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Hyperoverlap: detecting biological overlap in n-dimensional space

Citation

Brown, MJM and Holland, B and Jordan, GJ, Hyperoverlap: detecting biological overlap in n-dimensional space, Methods in Ecology and Evolution ISSN 2041-210X (2020) [Refereed Article]


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Copyright Statement

© 2020 British Ecological Society. This is the peer reviewed version of the following article, Brown MJM, Holland BR, Jordan GJ. Hyperoverlap: Detecting biological overlap in n-dimensional space. Methods Ecol Evol. 2020;00:1–11. This article may be used for non-commercial purposes in accordance with Wiley Terms and Conditions for Use of Self-Archived Versions. This article has been published in final form at:

DOI: doi:10.1111/2041-210X.13363

Abstract

  1. Comparative biological studies often investigate the morphological, physiological or ecological divergence (or overlap) between entities such as species or populations. Here, we discuss the weaknesses of using existing methods to analyse patterns of phenotypic overlap and present a novel method to analyse co-occurrence in multidimensional space.
  2. We propose a ‘hyperoverlap’ framework to detect qualitative overlap (or divergence) between point data sets and present the HYPEROVERLAP R package which implements this framework, including functions for visualisation. HYPEROVERLAP uses support vector machines (SVMs) to train a classifier based on point data (such as morphological or ecological data) for two entities. This classifier finds the optimal boundary between the two sets of data and compares the predictions to the original labels. Misclassification is evidence of overlap between the two entities. We demonstrate the theoretical and practical advantages of this method compared to existing approaches (e.g. single-entity hypervolume models) using the bioclimatic data extracted from global occurrence records of conifers.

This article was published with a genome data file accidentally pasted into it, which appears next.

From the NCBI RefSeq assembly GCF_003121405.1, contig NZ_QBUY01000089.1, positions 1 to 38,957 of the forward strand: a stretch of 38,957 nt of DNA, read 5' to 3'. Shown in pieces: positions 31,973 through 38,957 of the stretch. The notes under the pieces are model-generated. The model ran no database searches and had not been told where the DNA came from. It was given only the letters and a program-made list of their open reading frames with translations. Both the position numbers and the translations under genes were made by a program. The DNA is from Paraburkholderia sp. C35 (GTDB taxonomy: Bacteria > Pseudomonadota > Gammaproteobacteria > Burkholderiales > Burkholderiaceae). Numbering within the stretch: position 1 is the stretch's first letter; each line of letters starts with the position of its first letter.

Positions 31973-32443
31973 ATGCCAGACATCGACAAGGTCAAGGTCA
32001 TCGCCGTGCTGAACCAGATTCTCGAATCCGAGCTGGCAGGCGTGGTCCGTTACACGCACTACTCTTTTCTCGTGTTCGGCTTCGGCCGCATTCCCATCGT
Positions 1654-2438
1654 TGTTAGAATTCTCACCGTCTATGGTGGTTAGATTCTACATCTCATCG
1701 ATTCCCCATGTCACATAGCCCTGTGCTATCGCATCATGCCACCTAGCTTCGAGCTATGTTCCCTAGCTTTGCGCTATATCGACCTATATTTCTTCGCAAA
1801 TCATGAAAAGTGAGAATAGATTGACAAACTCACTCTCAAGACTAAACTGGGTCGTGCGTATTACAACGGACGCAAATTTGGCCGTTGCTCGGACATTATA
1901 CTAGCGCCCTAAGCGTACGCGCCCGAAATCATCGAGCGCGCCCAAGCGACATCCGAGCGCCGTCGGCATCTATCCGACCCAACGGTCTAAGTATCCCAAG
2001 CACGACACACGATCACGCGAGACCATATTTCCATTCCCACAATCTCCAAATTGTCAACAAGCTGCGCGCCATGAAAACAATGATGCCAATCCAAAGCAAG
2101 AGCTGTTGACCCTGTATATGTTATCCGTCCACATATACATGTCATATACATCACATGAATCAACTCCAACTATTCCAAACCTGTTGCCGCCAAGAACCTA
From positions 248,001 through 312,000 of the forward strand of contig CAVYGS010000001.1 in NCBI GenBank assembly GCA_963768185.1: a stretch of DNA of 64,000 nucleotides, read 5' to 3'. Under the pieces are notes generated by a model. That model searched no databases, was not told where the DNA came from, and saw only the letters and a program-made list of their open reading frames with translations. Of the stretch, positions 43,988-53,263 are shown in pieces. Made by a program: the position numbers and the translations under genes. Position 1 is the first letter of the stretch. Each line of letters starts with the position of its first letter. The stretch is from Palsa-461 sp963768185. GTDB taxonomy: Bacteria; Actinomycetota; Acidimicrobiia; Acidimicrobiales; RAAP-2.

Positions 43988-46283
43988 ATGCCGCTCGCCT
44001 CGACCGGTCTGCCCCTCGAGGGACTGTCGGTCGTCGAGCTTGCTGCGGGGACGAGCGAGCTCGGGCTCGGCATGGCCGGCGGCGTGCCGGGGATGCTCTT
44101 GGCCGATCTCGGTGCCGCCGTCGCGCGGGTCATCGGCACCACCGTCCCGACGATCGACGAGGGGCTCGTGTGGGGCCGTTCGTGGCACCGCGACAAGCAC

3. We find that there are instances where single-entity hypervolume models predict overlap, but there are no observations of either entity in the shared hypervolume. In these instances, hyperoverlap reports nonoverlap. We show that our method is stable and less likely to be affected by sampling biases than current approaches. We also find that hyperoverlap is particularly effective for situations involving entities with a small number of data points (e.g. narrowly endemic species) for which single-entity models cannot be reliably constructed.
  4. We argue that overlap can be reliably detected using HYPEROVERLAP, particularly for descriptive studies. The method proposed here is a valuable tool for studying patterns of overlap in multidimensional space.

Item Details

Item Type:Refereed Article
Keywords:ecospace, hyperoverlap, hypervolume, machine learning, morphospace, overlap, support vector machines
Research Division:Mathematical Sciences
Research Group:Applied mathematics
Research Field:Biological mathematics
Objective Division:Expanding Knowledge
Objective Group:Expanding knowledge
Objective Field:Expanding knowledge in the biological sciences
UTAS Author:Brown, MJM (Ms Matilda Brown)
UTAS Author:Holland, B (Professor Barbara Holland)
UTAS Author:Jordan, GJ (Professor Greg Jordan)
ID Code:137708
Year Published:2020
Funding Support:Australian Research Council (DP160100809)
Web of Science® Times Cited:4
Deposited By:Plant Science
Deposited On:2020-02-28
Last Modified:2020-04-02
Downloads:2 View Download Statistics

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